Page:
Chinese e-commerce giant JD.com announced its better-than-expected fourth quarter financial results on Thursday, revealing a 31.4% increase in net revenue compared to the same quarter in the previous year.
The company reported that its total earnings increased to 224.3 billion yuan ($34.4 billion) for the quarter which ended on December 31, trouncing market sales expectations of 219.73 billion yuan ($33.74 billion). The online retailer experienced a strong end to fiscal year 2020 by amassing 745.8 billion yuan ($114.3 billion) in annual net revenue, an increase of 29.3% from 2019, beating Wall Street’s estimate of 740.81 billion yuan ($113.87 billion).
As of the end of December, JD’s annual active customers has increased by 30.3% to 471.9 million, up from 362 million the year before, which chief financial officer Sandy Xu claimed was “the largest expansion in our history”. “We continue to see exciting user growth in the lower-tier cities, which contributed over 80 percent of our new users for the first time in Q4 2020,” she said on the earnings call.
JD’s strong financial performance is partly attributed to the COVID-19 pandemic which has required the implementation of physical-distancing rules, thereby turbocharging online shopping. According to McKinsey, there was a 50% increase in Chinese consumers who choose to purchase most or all goods online for most categories as of September 2020. The consulting firm also anticipates that between three and six percent of the market share gained by online channels during this period will prove to be “sticky” after the pandemic fades.
The company’s boost in revenue has also gathered momentum as a result of the Chinese economy’s strong rebound from the coronavirus slump. “Consumer demand which accumulated during the COVID-19 lockdowns earlier last year has been released,” JD Retail’s chief executive officer Xu Lei said.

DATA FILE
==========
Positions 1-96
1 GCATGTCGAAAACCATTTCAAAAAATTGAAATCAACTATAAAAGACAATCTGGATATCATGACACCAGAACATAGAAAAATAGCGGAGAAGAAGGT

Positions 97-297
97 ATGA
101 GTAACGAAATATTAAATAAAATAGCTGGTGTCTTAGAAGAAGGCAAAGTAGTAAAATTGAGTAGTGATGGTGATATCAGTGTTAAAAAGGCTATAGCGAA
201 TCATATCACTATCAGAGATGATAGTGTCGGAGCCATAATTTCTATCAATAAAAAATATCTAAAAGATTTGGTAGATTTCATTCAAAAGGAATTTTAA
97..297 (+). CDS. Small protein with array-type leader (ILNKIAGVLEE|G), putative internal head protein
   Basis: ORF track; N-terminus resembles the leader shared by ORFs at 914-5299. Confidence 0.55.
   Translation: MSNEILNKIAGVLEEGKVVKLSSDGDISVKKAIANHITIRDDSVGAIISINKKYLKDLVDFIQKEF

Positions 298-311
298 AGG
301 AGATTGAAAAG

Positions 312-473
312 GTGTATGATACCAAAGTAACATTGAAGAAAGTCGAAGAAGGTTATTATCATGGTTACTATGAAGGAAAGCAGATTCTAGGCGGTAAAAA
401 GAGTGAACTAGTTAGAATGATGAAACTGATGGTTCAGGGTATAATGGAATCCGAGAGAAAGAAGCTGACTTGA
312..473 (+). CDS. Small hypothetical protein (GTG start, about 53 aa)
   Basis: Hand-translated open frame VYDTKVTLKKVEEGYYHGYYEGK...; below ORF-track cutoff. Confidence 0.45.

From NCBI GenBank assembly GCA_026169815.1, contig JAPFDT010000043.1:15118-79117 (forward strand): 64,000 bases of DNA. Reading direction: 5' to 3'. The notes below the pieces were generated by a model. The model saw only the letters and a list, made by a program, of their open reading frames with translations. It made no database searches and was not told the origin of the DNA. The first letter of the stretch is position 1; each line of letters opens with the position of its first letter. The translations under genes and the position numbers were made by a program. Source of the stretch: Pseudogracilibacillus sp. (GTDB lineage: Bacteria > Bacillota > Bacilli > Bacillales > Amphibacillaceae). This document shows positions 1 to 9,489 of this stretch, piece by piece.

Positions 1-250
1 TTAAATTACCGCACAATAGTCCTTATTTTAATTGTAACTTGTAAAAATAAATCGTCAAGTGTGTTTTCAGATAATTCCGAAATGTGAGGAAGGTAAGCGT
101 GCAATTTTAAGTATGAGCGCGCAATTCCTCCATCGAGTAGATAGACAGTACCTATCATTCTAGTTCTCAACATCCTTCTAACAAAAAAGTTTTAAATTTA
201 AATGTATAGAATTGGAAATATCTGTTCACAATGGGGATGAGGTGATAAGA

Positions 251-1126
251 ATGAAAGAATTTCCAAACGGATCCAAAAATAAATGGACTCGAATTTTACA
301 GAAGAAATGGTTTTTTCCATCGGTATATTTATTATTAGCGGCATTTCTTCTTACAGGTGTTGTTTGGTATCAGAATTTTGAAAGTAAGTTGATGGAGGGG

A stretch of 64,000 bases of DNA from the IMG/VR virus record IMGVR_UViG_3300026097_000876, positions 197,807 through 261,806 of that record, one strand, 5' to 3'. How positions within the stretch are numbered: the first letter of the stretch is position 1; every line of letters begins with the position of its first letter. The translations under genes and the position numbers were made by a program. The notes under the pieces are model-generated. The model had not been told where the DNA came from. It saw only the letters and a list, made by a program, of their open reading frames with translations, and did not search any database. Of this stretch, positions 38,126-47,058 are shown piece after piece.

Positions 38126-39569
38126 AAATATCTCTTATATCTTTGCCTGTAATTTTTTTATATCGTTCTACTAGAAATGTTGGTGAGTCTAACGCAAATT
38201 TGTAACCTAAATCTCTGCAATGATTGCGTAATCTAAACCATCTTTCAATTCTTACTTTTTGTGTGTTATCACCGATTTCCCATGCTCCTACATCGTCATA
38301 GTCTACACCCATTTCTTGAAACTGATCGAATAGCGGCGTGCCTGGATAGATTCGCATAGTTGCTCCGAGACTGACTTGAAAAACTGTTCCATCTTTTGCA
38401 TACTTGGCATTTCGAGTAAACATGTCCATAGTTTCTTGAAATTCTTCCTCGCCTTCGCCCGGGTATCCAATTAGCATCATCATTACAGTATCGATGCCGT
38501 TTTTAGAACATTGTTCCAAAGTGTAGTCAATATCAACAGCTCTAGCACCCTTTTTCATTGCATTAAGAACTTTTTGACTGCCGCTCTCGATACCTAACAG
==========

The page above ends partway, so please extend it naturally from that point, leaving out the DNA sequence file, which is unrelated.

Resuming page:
Following its solid financial results, the US-listed JD.com saw its shares jump by over 5.5% to $94.4 apiece on Thursday.
Founded in 1998, JD.com buys goods from manufacturers and distributors and holds the inventory in its own warehouses – a model that differs from its rival Alibaba, whose marketplace serves as a platform to connect buyers and sellers. JD then arranges for the goods to be delivered quickly to consumers via its in-house logistics network, which also helped the company buoy its operations during the pandemic. JD.com has become the second largest online retailer in China, commanding 28.9% of the e-commerce market share as of September 2020.
“During this quarter, JD continued its strategic transformation into a supply chain-based technology and service company with increasingly diversified sources of revenues,” said Richard Liu, Chairman and Chief Executive Officer of JD.com, in a press release. “With strong momentum going into 2021 and with our recently optimized organizational structure, JD will continue to invest in innovative, high potential businesses to drive long-term sustainable growth.”
JD.com is said to be in talks currently regarding the potential purchasing of part or all stakes in Sinolink Securities, one of the biggest brokerages in China, Reuters reported. News of the deal, which is worth at least $1.5 billion, broke on Friday afternoon, causing the Sinolink Securities stock price to soar by 10% to reach the daily limit of 14.19 yuan ($2.19).